Number two in the series, this post deals with the common subset found on all levels in the previous post:
- what is the shared interest (Business)
- which information do you want to share (Information)
- which definitions are mutually exchangeable (Information Systems)
- how do you want to exchange ideas (Infrastructure)
Information exchange form: messaging
After having agreed on mutual business and information to be exchanged, transferring information in a certain message layout from and to systems is the logical next step.
As different systems almost always produce different message layouts, there has to be a conversion in between these different message layouts: this conversion is called interface, where a message that originates from one system is converted to a message that has another system as destination.
This conversion is purely on a physical level: the logical and functional information in the message should not be altered. Good interfacing doesn’t involve more than simple formatting changes like periods to comma’s or vice versa in decimal fields, and translation from and to solid standards such as ISO and EAN. There are many, many standards on the business document level such as EDIFACT and X12, HL7, SWIFT, ClieOp, etcetera. Normally, in mature and high-volume high-frequency industries such as banking, automotive and logistics, these standards are easy to find and hard ( = expensive) to deviate from.
In less mature industries or those closer to government and non-profit, one will find that people find the leisure to play around with non-interoperable standards by usually inventing their own XML and SOAP. More about that 2-3 posts up.
Information exchange method: transportation
Messages need to be transported from the originating system to the destination system (and vice versa). Ideally, a communication protocol must be chosen that is supported by all parties involved. A communicastion protocol is nothing more than a worldwide standard: telephone, television, fax, telex, the internet: all thouse wouldn’t have been possible without simple, static, clear and unambiguous standards.
Fortunately there aren’t as many communication protocols as there are application systems, so a choice can be made. Communication protocols are, as opposed to information systems, highly standardised on a global scale. Therefor a choice can be made, instead of having to convert one transportation protocol to the other. Next to that, almost all (simple) transportation protocols are free. The ones that are more complex and offer a higher degree of functionality and built-in reliability usually aren’t free.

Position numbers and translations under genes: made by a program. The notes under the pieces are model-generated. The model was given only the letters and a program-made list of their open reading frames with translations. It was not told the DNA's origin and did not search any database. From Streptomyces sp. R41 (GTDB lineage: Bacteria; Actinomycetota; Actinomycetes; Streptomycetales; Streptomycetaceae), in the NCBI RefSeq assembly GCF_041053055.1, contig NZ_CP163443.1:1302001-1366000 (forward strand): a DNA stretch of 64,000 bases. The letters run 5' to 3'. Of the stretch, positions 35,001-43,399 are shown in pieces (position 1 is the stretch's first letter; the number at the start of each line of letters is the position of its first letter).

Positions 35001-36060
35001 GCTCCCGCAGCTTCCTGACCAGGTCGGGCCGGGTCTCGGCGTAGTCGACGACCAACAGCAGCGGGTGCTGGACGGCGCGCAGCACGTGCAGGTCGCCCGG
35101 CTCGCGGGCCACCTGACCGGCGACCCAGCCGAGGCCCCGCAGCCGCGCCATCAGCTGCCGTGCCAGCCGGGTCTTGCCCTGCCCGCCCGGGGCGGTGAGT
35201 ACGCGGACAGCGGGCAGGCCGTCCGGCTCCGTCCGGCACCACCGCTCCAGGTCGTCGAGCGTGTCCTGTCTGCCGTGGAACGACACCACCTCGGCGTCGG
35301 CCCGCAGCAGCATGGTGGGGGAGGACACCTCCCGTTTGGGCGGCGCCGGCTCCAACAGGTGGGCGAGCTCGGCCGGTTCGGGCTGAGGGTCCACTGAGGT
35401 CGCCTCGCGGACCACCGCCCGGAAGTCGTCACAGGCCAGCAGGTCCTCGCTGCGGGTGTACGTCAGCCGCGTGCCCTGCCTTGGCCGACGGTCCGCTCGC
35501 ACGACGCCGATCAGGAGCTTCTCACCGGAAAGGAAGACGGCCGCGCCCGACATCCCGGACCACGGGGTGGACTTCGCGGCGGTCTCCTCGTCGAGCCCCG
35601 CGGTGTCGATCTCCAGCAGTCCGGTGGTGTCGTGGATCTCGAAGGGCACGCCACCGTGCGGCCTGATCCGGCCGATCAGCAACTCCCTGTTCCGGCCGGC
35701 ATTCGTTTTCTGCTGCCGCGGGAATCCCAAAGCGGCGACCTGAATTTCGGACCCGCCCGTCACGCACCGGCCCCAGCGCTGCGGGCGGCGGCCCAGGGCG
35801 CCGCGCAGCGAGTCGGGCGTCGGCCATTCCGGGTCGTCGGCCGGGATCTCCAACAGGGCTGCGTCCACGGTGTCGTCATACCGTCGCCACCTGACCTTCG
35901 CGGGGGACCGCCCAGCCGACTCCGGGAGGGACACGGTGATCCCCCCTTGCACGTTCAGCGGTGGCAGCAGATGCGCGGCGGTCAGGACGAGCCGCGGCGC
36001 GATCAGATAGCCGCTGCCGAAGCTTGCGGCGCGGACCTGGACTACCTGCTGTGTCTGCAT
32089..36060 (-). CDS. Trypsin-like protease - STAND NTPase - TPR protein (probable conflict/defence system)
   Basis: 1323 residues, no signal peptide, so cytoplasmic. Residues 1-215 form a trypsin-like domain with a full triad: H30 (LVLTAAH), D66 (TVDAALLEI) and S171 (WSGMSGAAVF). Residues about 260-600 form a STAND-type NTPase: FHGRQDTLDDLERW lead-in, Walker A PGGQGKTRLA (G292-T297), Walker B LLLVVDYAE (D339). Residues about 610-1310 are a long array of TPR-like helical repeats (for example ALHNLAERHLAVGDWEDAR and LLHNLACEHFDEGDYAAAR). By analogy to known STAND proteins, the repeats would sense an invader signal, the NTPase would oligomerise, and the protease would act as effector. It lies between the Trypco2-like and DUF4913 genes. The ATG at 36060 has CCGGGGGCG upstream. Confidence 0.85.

However, when integration is considered to be “door-to-door”, meaning starting at the very originating system at e.g. one company, and ending at the very destination system of e.g. another company, there almost always is some kind of conversion involved, as chances are slim that both systems are connected end-to-end on the exact same common communication protocol. From a security point of view there also are many restrictions that simply won’t allow for a direct connection between an internal system and external system.
The integration topic: transformation.
Information exchange is the only goal of integration.
The only purpose is doing business on a cost-effective basis in order to make or save (more or better) money.
The integration theme is to establish a common subset, and this subset can physically be realised via transformation.
Messaging and Transportation can be defined as the two main methods of integration.
Transformation is the sole integration topic: business, nor information, nor information systems, nor infrastructure are alike when integration is exercised on an enterprise scale.
Standardisation: dynamics and statics
Standardisation is key to integration. Standardisation makes matters static, and worth the effort of translating. Not standardised or volatile things are dynamic, and impossible or at least very costly to automate, and keep automated.
Gas, electricity and water are so standard that we can actually put the plumbing in our floors, ceilings and / or walls. Gasoline is so very standard that we can get it everywhere, because it will always be the same.
The fact that these products are so very static as well as standard, is no coincidence. Electricity, gas and water nor gasoline have changed over the last decades or centuries.
Like I have argued in every single post so far, standardisation resides in the lower architectural IT layers, and not in the top ones, as dynamics at the top, in the business where people are involved, are far larger than at the bottom, the infrastructure where machines are involved.
No one has rewritten the TCP/IP stack or the HTTP protocol. Have databases significantly changed?
So, standardisation in IT can be achieved, and already is partially achieved. But, it will only be achieved “down below”, and not in the business area. Business simply is way too dynamic for that
So how do we achieve standards between dynamic businesses? That, in the next post.